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Bernier’s account of India

Bernier’s account of India

  • François Bernier was a French physician, traveler, political philosopher and historian. He was in India for twelve years, from 1656 to 1668.
  • He was closely associated with the Mughal court, as a physician to Prince Dara Shikoh, the eldest son of Emperor Shah Jahan, after Dara Shikoh’s demise, was attached to the court of the Mughal Emperor Aurangzeb.
  • He wrote Travels in the Mughal Empire, which is mainly about the reigns of Dara Shikoh and Aurangzeb. It is based on his own extensive journeys and observations, and on information from eminent Mughal courtiers.
  • Bernier traveled to several parts of the country, and wrote accounts of what he saw, frequently comparing what he saw in India with the situation in Europe.
  • He dedicated his major writing to Louis XIV, the king of France, and many of his other works were written in the form of letters to influential officials and ministers.
  • Science and technology in India:
    • Bernier, a French physician, who came to India during the second half of the seventeenth century, claims to have been in the company of a Mughal Noble Agha Danishmand Khan for five or six years, to whom he used to explain the new discoveries of Harvey and Pecquet concerning circulation of the blood.
    • He was interested in scientific matters, such as astronomy, geography and anatomy.
    • Bernier held a very poor opinion of the Indian’s knowledge of anatomy. Indian hakims and vaids did not show any interest in Harvey’s discovery.
    • As Bernier lamented, there were no academies (except madrasas for religious study) where such subjects could be taken up for study. Thus, interest in western science and philosophy was individual, and died with the individual.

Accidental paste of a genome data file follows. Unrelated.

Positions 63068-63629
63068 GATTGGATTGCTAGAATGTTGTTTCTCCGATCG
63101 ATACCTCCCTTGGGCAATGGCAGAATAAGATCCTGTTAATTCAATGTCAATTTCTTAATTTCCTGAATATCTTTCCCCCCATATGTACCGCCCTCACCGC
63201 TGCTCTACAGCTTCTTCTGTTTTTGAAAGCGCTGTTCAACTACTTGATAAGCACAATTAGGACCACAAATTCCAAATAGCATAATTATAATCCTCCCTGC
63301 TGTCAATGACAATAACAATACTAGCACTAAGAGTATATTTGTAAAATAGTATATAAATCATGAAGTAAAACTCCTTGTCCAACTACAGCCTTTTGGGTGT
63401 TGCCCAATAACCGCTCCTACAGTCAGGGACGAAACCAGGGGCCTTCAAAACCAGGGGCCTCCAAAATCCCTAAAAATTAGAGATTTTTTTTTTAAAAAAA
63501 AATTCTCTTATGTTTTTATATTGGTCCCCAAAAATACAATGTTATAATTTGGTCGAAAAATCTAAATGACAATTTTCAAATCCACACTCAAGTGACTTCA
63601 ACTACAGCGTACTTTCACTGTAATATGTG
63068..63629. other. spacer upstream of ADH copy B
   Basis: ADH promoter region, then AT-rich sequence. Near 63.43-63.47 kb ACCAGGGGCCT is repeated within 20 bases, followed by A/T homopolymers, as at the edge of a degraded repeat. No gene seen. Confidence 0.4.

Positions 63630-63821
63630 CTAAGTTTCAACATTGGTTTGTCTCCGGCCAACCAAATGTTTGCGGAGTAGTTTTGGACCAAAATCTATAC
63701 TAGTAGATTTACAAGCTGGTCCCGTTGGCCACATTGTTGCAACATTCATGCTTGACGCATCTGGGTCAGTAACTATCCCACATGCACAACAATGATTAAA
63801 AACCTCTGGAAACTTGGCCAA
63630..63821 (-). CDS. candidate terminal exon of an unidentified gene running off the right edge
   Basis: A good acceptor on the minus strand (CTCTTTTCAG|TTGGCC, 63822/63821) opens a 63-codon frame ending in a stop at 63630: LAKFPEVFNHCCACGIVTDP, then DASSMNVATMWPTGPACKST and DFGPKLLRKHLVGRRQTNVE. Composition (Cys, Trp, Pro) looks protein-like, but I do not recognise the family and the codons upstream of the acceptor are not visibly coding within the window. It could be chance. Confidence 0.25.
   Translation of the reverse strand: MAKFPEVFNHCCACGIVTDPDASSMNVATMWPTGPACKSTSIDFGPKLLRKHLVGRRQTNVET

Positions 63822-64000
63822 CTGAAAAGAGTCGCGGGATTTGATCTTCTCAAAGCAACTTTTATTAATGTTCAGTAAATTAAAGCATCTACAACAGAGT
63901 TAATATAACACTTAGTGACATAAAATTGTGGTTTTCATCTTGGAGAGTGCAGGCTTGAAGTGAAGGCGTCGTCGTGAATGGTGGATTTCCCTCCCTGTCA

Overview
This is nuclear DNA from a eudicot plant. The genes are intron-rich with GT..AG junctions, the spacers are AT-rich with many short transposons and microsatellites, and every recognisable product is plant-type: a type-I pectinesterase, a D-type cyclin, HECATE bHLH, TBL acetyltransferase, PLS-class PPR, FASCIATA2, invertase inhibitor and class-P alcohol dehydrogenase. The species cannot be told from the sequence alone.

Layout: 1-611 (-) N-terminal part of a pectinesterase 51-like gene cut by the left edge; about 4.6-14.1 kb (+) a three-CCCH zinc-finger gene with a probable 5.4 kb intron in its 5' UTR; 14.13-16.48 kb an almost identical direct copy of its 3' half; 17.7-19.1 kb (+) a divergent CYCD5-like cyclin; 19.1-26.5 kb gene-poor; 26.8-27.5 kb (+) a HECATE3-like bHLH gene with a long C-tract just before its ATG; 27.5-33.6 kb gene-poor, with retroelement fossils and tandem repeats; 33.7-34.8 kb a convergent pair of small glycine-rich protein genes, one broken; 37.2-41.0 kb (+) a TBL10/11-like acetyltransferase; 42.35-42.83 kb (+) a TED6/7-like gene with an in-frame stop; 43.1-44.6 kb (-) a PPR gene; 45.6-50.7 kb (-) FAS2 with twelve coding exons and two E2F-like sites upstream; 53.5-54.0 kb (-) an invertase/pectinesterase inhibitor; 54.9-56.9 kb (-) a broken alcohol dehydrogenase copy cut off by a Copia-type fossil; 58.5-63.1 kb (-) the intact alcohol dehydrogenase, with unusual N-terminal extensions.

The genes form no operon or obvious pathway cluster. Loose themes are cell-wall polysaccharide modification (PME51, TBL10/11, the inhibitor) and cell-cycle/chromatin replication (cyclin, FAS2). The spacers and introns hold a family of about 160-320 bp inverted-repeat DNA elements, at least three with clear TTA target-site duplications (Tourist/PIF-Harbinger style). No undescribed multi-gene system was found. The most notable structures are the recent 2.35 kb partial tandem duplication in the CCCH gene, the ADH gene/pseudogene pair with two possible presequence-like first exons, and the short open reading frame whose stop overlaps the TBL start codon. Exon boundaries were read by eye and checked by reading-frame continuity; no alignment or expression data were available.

• Jagirdars-peasant relation:
    • It is best reflected in Bernier‘s account who visited India in the mid-17th century.
    • He writes that, because of the frequent transfers of jagirs the jagirdar, governors and revenue contractors were not bothered about the deplorable state of peasantry. They therefore were interested in exploiting the peasantry to the maximum even at the cost of their desertion and fields lying unattended.

His major observations:

  • The question of landownership: crown ownership of land
    • He said one of the fundamental differences between Mughal India and Europe was the lack of private property in land and crown ownership of land as being harmful for both the state and its people.
    • He thought that in the Mughal Empire the emperor owned all the land and distributed it among his nobles, and nobles to the peasants. He thought this had disastrous consequences for the economy and society.
    • Owing to crown ownership of land, landholders could not pass on their land to their children. So they were averse to any long-term investment in the sustenance and expansion of production.
    • Bernier described Indian society as consisting of undifferentiated masses of impoverished people, subjugated by a small minority of a very rich and powerful ruling class.